Alicia Yoon, the CEO of Korean beauty site Peach and Lily, adds, “Some of the top dermatologists in Korea will say that half of one’s skin-care woes (e.g., acne, excess sebum production, etc.) could be eliminated with proper cleansing.”

Traditionally, double-cleansing starts with an oil-based cleanser, because they’re among the best at dissolving makeup regardless of skin type. “Oil dissolves oil,” explains King. “The oil from the cleanser is attracted to the fat in your sebaceous glands [the glands in your skin that produce oil], giving it a nice, deep cleansing effect that still doesn’t strip away the lipids and ceramides between the skin cells.” If your skin feels dry and tight after washing your face, it’s usually because the lipids and ceramides are being stripped by your cleanser.

As you probably remember from middle-school science, oil and water don’t mix. But oil cleansers work because they are designed to be water-soluble. An oil cleanser can look clear in the bottle, but when you add water, a molecular change occurs that turns it into a milky, non-greasy, light emulsion that you then use to wash your face. You’ll also know your oil cleanser isn’t water soluble if it beads up on your skin. Some of my favorite oil cleansers are here, but you could also try Cremorlab’s Cremor Cleansing Gel Oil, a unique oil–gel cleanser hybrid that doesn’t feel greasy, making it perfect for those who are still trying to come to terms with oil being a good thing. For a decadent version, there’s also the legendary Shu Uemura oil cleanser, which practically invented the beauty category and is one of Madonna’s favorites.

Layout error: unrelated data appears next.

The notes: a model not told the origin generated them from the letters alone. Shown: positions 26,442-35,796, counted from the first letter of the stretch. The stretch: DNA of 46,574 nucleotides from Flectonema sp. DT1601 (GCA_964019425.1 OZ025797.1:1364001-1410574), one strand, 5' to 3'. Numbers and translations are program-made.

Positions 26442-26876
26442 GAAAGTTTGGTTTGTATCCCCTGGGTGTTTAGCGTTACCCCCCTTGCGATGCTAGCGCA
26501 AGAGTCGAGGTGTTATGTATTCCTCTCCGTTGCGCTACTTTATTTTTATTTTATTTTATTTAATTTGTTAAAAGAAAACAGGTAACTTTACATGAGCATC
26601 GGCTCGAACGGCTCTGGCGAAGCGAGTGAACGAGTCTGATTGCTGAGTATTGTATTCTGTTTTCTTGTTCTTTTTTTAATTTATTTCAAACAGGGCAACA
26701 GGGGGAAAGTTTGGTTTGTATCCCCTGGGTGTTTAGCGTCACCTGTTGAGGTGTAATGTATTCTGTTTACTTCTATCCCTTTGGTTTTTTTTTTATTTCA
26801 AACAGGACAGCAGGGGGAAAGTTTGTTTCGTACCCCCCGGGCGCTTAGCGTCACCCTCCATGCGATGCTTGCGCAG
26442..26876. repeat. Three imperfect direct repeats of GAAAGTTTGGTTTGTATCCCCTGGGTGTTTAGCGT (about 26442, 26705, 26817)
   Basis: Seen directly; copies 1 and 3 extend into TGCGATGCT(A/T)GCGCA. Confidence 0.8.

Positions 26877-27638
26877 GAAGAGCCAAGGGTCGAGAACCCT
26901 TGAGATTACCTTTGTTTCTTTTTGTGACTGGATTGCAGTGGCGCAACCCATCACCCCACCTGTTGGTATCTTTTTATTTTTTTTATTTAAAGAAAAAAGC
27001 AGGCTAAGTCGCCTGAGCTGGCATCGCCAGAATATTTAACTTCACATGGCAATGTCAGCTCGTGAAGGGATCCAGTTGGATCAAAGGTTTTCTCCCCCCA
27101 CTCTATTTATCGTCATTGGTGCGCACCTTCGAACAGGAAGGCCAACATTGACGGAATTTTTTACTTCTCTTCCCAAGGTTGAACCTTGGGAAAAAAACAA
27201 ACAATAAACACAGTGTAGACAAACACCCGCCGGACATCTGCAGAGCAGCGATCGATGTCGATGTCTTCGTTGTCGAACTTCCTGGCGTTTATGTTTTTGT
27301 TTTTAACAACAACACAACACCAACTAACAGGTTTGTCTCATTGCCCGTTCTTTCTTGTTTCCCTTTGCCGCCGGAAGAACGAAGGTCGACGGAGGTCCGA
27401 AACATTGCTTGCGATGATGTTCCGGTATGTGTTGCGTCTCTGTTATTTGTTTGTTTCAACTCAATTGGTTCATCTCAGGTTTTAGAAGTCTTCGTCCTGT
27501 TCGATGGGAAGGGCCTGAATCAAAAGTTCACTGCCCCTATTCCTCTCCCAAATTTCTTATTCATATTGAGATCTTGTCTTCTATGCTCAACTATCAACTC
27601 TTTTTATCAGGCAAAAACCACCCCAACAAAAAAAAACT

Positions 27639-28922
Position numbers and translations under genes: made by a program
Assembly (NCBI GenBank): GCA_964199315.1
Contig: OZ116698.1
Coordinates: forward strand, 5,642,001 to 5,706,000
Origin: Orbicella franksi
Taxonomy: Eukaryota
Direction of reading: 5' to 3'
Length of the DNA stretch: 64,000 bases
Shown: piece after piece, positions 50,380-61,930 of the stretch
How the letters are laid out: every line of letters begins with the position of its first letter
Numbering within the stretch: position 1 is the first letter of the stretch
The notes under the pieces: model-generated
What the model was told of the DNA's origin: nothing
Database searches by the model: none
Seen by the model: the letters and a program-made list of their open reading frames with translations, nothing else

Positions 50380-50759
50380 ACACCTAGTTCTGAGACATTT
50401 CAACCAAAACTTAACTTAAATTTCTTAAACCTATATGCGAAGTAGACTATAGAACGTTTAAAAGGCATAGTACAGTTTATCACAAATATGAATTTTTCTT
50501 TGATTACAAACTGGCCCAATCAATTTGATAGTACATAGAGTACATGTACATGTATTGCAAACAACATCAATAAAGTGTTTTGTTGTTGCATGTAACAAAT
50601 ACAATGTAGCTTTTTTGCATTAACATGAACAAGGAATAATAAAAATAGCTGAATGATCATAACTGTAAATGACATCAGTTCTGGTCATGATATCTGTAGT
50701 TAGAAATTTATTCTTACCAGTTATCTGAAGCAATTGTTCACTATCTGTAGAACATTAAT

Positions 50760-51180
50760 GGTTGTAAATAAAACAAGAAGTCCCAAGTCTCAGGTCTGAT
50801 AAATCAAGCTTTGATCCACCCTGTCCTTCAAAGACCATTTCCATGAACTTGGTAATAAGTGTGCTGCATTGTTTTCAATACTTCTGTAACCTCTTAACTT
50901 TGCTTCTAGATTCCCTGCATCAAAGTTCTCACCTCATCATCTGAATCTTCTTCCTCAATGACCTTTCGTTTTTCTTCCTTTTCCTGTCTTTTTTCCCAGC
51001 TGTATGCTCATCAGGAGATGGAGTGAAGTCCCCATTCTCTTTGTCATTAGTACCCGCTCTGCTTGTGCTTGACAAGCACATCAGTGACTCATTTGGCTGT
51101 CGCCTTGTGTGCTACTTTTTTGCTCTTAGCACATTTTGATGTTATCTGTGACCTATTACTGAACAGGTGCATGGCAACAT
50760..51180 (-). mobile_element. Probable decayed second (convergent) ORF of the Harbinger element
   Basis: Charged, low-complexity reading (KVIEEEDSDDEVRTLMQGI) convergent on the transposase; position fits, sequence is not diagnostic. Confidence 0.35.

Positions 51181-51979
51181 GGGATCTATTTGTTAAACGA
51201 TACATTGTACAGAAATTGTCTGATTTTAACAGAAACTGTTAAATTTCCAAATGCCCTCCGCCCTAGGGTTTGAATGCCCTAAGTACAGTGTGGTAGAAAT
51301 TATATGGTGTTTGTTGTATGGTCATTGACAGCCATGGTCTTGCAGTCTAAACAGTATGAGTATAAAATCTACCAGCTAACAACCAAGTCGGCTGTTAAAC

To complete the double-cleanse, follow up with a gentle, non-foaming cleanser of your choice. Cleansers that contain beta-hydroxy acids or exfoliators are not considered gentle, says dermatologist Dr. Shereene Idriss of Patricia Wexler Dermatology. If you have oilier skin, a clay-based cleanser like Fresh’s Umbrian Clay Purifying Treatment or Dermalogica’s Dermal Clay Cleanser can help absorb excess oil. If you have normal to dry skin, you can choose more of a moisturizing cleanser. Try something like Sisley Paris Lysait Cleansing MilkNatura Bisse’s Tolerance Cleanser, or Algenist’s Melting Cleanser.  

When it comes to double-cleansing, dermatologists agree with the experts to an extent, but worry, like many people, that it can dry out the skin. “I’m still trying to get some of my patients to wash their faces,” says Dr. Idriss. “But the Koreans are light years ahead of us and they look good! I’m not going to argue with what they are doing. If a type-A patient came in and asked me about it, I would say, ‘Sure, yes, go ahead and do it, so long as it’s gentle.’”

And dermatologist Whitney Bowe says, “It has more to do with the makeup you’re using. For people who wear stage makeup (TV anchors, stage actors), it’s necessary to use two steps to remove that heavy, oily makeup.”

Even King agrees that if you don’t wear makeup, you can probably get by with just washing your face once. But if you do, consider doubling up.